- Average revenue per operating rig rose to $194,000 in the second quarter of 2014, compared to $186,000 in the same quarter a year earlier. This 4.3% increase helps the company’s margins, even as utilization rates remain tepid.
- The company won two new five year contracts, one a drilling contract for AngloGold Ashanti in Tanzania, and the other a production contract for Centamin in Egypt. The company spent $11 million acquiring suitable rigs for these contracts, but still managed to avoid increasing its leverage.
- The company expects strong free cash flow in the second half of 2014, having already completed most of its capital expenditures for the year.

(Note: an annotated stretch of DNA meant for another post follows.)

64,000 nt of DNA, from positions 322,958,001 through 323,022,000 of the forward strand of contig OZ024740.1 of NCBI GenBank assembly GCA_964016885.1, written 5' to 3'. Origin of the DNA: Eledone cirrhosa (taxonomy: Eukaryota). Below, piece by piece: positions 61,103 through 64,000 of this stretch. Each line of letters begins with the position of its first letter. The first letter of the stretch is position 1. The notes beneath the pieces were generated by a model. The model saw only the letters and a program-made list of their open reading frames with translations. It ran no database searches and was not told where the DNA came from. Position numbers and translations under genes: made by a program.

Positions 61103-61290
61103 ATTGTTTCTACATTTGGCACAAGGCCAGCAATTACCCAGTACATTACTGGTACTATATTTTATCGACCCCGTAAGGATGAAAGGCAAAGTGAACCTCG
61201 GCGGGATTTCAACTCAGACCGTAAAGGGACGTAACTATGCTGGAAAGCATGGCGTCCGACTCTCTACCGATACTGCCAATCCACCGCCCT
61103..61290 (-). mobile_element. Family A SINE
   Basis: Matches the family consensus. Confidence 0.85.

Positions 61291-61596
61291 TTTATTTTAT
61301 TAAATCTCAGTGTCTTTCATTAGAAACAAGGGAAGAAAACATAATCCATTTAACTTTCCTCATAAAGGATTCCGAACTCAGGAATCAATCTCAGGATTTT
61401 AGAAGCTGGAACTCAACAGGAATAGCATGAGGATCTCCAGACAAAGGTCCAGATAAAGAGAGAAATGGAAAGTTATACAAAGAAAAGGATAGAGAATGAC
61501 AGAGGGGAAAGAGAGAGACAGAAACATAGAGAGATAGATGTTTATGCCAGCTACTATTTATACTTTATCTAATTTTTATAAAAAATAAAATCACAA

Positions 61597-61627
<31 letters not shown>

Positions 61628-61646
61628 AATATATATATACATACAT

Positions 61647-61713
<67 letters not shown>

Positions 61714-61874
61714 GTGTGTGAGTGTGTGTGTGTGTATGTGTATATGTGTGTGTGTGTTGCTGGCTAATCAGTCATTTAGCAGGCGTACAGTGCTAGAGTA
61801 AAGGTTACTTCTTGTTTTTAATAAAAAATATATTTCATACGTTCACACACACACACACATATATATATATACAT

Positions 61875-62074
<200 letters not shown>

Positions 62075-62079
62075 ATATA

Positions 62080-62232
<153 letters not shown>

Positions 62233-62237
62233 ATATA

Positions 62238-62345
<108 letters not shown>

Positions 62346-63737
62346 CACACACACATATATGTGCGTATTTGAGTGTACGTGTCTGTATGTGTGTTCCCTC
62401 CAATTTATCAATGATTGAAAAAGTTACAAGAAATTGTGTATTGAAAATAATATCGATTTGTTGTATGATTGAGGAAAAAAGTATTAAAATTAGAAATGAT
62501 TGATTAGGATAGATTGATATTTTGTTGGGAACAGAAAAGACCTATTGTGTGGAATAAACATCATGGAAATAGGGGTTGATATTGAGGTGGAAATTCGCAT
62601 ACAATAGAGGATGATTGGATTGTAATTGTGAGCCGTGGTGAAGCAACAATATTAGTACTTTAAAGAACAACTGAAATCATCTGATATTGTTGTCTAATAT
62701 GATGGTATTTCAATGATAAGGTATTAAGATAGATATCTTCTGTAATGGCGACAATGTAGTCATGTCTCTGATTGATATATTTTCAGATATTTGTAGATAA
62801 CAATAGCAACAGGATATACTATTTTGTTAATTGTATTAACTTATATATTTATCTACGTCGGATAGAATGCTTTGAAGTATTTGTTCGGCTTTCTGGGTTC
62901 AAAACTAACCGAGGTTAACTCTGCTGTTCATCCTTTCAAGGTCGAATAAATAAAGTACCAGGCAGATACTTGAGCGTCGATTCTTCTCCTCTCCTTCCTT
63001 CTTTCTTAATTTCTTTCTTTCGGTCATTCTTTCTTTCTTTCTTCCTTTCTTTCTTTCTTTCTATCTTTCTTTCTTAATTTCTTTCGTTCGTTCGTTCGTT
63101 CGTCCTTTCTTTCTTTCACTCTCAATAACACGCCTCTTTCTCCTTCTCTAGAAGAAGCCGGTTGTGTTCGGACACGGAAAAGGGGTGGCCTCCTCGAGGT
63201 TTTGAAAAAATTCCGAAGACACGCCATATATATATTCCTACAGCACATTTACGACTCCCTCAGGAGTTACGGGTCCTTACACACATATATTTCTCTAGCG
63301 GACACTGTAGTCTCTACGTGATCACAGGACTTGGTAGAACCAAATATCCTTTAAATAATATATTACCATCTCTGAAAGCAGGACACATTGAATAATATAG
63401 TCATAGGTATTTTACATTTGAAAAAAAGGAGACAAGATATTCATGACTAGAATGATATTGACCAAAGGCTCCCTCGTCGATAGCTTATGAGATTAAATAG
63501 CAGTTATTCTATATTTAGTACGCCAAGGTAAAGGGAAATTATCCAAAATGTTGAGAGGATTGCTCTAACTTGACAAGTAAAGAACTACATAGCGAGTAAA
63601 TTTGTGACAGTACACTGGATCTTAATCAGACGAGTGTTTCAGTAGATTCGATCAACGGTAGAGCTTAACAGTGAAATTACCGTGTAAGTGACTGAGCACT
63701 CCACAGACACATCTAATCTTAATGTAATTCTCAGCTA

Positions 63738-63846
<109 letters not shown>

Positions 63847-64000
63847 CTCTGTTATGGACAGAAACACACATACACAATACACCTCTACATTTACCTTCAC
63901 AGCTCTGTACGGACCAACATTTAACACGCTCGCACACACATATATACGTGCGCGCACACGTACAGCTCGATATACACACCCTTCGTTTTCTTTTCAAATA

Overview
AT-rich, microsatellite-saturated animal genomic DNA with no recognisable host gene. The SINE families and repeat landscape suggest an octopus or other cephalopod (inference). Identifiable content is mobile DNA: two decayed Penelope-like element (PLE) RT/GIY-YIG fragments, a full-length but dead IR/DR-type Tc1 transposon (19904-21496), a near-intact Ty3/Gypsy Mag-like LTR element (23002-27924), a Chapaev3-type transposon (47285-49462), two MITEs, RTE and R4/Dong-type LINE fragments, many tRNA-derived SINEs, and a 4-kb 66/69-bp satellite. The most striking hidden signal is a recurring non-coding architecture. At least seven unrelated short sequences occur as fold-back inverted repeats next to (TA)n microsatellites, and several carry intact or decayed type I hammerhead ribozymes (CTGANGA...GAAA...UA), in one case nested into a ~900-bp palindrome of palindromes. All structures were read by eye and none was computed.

So what’s Capital Drilling Worth? Shares currently trade hands at 28.5 GBp, giving a market cap of £38.4 million , or $64.5 million. At year-end, Capital Drilling had a tangible book value of $88.4 million. The company’s current trading price represents a discount to tangible book value of 27%. Assuming the company’s cash and receivables are worth book value, the current market cap implies a haircut of 41% to the book value of Capital Drilling’s rigs and rig-related assets. That figure might make sense for distressed rig operator with poor quality, aging rigs, but I’d argue it’s far too conservative for a modern fleet like Capital Drilling’s. If Capital Drilling is capable of earning its cost of capital over time (and I believe it is) then the proper value of the company is much closer to the book value of its assets.